Tuesday, May 18, 2021

Precedential No. 11: Specimen Webpages Fail the "Display-Associated-With-the Goods" Test, Says TTAB

There's nothing like a TTAB specimen-of-use case to cure your insomnia. Applicant MN Apparel applied to register the mark MOSTLY MN ONE WITH EVERYTHING for t-shirts, caps, and the like, but ran into two refusals aimed at its specimens of use: mutilation and failure to show use as a trademark. In a less than pellucid opinion, the Board rejected the first refusal but affirmed the second. In re MN Apparel LLC, 2021 USPQ2d 535 (TTAB 2021) [precedential] (Opinion by Judge Peter W. Cataldo).

Mutilation: In a Section 1(a) application, the drawing of the mark must be a "substantially exact representation of the mark as used on or in connection with the goods." Trademark Rule 2.51(a). 

Applicant's specimen of use comprised five Internet webpage excerpts from the company website. The examining attorney claimed that the specimen showed applicant's house mark or tradename MN APPAREL along with different forms of the proposed mark, and therefore that these forms of the mark could not be considered "a substantially exact representation of the mark on the drawing page." [Note; this is the reverse of what the Rule says - ed.].  The Board was unimpressed. It noted that an applicant may apply to register any element of a composite mark that creates a separate and distinct commercial impression. See, e.g., In re Chem. Dynamics Inc., 839 F.2d 1569, 5 USPQ2d 1828, 1830 (Fed. Cir. 1988); Institut Nat’l des Appellations D’Origine v. Vintners Int’l. Co., 954 F.2d 1574, 22 USPQ2d 1190, 1197 (Fed. Cir. 1992). Here, the house mark was separated from the versions of the  proposed mark and so the latter created separate commercial impressions.

Next, the examining attorney maintained that none of the specimen webpages showed the exact mark of the drawing. [Again reversing the language of the Rule - ed.]. Instead of MOSTLY MN ONE WITH EVERYTHING, the following variations on the specimen webpages:


The Board pointed out that "exact match" is not the standard, but rather "substantially exact representation." "A drawing displaying only a 'minor alteration' of the mark that 'does not create a new and different mark creating a different commercial impression' from the matter shown in the specimen is acceptable." In re Schehter Bros Modular Corp., 182 USPQ 694, 695 (TTAB 1974).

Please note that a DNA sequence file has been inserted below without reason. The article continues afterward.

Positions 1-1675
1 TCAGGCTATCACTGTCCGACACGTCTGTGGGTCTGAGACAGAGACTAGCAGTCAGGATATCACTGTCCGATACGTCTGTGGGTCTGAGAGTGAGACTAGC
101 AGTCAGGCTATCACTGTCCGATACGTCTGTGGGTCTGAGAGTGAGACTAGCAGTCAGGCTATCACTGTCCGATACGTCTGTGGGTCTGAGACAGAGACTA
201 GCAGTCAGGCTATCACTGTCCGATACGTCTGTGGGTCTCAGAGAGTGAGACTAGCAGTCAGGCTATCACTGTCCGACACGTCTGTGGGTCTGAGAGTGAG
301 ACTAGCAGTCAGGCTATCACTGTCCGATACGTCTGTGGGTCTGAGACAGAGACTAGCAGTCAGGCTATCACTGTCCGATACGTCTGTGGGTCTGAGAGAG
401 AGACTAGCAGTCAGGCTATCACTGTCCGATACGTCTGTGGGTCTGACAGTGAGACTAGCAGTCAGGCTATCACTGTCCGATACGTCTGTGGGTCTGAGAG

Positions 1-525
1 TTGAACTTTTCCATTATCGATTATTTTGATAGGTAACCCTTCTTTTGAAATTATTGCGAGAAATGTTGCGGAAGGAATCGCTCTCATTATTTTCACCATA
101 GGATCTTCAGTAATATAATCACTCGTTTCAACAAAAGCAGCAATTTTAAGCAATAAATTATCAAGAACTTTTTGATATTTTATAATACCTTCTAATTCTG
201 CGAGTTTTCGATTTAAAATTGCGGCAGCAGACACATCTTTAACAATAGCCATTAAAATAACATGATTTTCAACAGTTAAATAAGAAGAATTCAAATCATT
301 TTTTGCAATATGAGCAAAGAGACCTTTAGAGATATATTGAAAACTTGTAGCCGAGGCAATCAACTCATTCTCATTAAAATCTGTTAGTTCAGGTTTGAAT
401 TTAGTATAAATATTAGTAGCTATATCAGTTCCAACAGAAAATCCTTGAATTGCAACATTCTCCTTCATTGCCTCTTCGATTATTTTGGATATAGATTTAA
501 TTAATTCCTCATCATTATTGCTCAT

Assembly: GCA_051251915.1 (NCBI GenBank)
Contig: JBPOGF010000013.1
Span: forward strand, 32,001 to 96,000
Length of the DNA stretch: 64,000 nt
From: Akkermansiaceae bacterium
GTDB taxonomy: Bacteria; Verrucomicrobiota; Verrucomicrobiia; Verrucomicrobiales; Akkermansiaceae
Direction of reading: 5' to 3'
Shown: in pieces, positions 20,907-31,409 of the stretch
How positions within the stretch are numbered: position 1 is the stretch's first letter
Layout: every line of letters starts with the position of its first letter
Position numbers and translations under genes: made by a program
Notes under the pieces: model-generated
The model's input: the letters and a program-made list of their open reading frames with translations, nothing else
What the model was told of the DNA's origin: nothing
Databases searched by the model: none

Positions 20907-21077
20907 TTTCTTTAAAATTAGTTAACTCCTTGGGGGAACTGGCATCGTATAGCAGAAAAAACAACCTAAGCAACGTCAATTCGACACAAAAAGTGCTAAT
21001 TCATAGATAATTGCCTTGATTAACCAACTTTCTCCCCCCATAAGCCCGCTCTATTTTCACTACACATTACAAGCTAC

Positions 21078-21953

The Board found MOSTLY MN, ONE WITH EVERYTHING to be a substantially exact representation of MOSTLY MN ONE WITH EVERYTHING, since the added comma does not change the mark's meaning or commercial impression. [Again reversing the language of the Rule - ed.]. Likewise with MOSTLY MN AND ONE WITH EVERYTHING. However, not so with MOSTLY MINNESOTA ONE WITH EVERYTHING, despite the fact that MN is a widely recognized abbreviation for Minnesota. The two terms are significantly different aurally and visually, and further the term MN in applicant's proposed mark may not be perceived as the state abbreviation. 

Use as a Trademark: Secondly, the examining attorney argued that the specimen comprises mere advertising and not displays associated with the goods, and therefore the specimen does not show proper use of the mark in commerce. The Board agreed.

[T]he specimen must contain sufficient practical information about the goods and a way to order the goods, so as to put the prospective customer at the point of purchase. Examples include a catalog order form, a telephone number through which the consumer is invited to call in a purchase, Lands’ End, 24 USPQ2d at 1316, or in the case of webpage specimens, a way to “plac[e] orders for the goods via the Internet,” Anpath Grp., 95 USPQ2d at 1381, such as selecting goods and adding them to a virtual shopping cart.

A specimen fails to qualify as a point-of-sale display if it contains more limited information and would require the customer to "contact applicant to obtain preliminary information necessary to order the goods" before an order could be placed.  Anpath Grp., 95 USPQ2d at 1381; see also U.S. Tsubaki, 109 USPQ2d at 2005.

The Board thumbed through the five pages of applicant's specimen of use and found them wanting. Only one of the five displayed applicant's goods, along with pricing and a "shop now" button, but no version of the proposed mark appeared on the page. The other four pages "fail to include sufficient information to function as point of sale displays associated with the identified goods." See, e.g., Anpath Grp., 95 USPQ2d at 1381; U.S. Tsubaki, 109 USPQ2d at 2005.

And so, the Board affirmed the second refusal to register. 

Read comments and post your comment here.

TTABlogger comment: I suspect this application was deemed precedential because it presents a rare instance in which the Board ruled against a law school clinic. I don't see any other reason.

Text Copyright John L. Welch 2021.


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